Critical theory looks at the world through a political lens, in which certain groups – rich people, politicians, men, capitalism in general – exert power and influence over other groups. If you like, critical theory takes a historical perspective. The goal of critical theory is emancipation of the oppressed.

It was more or less at this point that my fellow Organisational Behaviour students got very, very angry indeed. This was rubbish, one person said. He wasn’t here to learn about stupid critical theory; he was here to learn all about how people worked so he could go back to his company and learn how to manage people better.

The lecturer smiled.

Someone else said: this is total gobbledygook and anyway, it’s all just useless theory – how on earth could anyone take it seriously; and more importantly, how could anyone make a living being a consultant who depended on critical theory??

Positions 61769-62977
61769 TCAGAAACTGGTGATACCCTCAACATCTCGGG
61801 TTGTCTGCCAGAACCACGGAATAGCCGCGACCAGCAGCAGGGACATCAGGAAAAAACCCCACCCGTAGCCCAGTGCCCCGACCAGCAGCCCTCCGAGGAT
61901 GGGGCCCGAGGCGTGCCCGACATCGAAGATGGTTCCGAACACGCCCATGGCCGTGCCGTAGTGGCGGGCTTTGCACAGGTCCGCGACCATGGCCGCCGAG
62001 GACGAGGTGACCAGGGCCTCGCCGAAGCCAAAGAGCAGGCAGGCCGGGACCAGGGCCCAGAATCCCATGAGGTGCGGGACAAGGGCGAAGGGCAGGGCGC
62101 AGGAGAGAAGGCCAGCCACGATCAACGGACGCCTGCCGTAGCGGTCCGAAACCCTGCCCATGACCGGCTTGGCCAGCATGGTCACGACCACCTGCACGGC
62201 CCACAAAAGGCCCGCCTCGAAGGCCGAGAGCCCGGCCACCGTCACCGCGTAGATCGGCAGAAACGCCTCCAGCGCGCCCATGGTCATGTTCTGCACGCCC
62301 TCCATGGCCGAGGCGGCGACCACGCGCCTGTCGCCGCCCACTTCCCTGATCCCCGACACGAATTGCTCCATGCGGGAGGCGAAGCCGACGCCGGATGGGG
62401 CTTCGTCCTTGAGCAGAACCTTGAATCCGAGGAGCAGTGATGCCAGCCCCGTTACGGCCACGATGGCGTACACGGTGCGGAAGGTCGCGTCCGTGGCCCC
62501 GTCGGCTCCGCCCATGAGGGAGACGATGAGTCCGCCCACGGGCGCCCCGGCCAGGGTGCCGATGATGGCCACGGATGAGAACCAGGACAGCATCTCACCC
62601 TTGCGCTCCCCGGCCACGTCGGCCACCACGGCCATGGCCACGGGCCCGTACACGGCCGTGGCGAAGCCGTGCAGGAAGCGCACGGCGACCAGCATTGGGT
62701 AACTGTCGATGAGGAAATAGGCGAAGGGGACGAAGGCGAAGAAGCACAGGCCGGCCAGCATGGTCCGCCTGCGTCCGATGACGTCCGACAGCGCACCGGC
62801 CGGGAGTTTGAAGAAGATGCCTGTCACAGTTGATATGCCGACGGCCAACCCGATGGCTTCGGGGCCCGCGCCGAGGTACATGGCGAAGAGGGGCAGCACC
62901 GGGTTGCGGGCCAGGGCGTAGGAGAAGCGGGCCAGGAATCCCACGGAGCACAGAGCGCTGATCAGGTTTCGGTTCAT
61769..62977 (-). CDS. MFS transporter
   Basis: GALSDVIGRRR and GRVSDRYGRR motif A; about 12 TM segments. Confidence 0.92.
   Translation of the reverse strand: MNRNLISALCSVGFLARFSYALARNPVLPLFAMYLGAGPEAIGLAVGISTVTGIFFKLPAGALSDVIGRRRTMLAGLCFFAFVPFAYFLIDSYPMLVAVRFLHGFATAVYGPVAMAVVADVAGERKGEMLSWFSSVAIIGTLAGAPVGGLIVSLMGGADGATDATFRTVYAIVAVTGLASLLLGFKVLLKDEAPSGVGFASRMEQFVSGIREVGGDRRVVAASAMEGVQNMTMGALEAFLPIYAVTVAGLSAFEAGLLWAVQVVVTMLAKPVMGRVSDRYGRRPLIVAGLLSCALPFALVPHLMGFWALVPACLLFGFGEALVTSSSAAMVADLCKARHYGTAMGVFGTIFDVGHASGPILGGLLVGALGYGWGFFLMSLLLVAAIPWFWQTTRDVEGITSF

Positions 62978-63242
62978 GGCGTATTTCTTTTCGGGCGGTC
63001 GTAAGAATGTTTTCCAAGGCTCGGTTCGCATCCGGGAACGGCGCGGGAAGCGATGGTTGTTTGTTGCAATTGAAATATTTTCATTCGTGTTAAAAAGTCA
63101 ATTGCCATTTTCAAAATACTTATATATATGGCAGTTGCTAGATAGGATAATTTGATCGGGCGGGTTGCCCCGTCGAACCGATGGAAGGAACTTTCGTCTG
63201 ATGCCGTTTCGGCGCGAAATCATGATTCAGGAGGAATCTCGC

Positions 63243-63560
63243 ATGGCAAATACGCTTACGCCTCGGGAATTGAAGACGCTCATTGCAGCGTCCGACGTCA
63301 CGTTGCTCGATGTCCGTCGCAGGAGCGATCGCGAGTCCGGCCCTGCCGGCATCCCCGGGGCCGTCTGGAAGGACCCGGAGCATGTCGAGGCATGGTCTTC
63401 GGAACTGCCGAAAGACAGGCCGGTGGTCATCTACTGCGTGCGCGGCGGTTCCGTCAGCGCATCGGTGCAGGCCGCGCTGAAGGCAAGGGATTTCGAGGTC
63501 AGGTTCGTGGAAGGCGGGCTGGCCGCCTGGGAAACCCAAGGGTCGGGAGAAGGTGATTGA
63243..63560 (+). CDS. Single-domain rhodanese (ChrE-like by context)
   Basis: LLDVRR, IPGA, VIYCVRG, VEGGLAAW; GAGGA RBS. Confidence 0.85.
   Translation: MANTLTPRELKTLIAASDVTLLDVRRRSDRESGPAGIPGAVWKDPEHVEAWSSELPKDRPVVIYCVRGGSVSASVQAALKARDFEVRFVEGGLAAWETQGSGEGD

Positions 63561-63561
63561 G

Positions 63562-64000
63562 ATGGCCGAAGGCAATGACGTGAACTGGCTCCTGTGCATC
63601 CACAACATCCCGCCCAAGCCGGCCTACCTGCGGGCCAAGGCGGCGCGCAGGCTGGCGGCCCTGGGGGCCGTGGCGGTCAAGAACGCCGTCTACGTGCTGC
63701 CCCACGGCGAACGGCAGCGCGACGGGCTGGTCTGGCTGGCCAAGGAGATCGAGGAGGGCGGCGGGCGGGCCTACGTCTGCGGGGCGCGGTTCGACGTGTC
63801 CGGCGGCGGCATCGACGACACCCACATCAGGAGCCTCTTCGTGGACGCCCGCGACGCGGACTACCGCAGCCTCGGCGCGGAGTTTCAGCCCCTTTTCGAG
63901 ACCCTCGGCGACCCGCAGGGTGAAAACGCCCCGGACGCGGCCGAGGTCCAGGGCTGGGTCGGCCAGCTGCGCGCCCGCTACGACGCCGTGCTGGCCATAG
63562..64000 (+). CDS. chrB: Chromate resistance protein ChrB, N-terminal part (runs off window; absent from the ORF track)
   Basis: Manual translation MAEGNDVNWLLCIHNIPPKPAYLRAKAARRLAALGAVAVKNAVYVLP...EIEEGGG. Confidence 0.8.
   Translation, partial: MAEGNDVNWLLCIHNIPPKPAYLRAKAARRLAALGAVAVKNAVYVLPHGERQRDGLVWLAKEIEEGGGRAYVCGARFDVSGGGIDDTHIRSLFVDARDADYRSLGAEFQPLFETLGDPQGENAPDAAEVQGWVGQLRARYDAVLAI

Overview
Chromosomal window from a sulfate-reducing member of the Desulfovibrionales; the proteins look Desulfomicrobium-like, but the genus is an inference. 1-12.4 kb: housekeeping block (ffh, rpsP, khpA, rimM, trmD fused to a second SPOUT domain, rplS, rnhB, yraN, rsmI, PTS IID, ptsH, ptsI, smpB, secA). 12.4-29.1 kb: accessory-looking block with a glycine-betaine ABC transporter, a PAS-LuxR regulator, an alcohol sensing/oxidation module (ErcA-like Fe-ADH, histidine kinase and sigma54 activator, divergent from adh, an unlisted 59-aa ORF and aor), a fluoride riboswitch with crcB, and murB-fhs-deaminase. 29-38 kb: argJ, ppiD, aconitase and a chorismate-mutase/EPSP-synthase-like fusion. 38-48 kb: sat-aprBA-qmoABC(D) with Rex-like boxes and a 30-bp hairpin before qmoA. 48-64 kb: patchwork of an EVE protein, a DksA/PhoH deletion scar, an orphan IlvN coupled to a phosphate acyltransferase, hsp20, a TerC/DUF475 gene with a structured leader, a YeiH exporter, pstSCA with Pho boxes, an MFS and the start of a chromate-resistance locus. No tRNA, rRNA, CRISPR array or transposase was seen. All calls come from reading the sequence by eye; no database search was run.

The lecturer smiled a great shark-like smile.

I love Critical Theory.

Critical theory helps you look at assumptions, and at power relations. In organisational research, you can look at the ways in which management organises and represents certain kinds of meanings. You can look at career progression and the definition of high-flying careers. You can create new concepts, such as the role of emotional labour in customer service jobs. In science communication, you can look at the problematic issue of public engagement, and whether it is meaningful to assume it is value-free.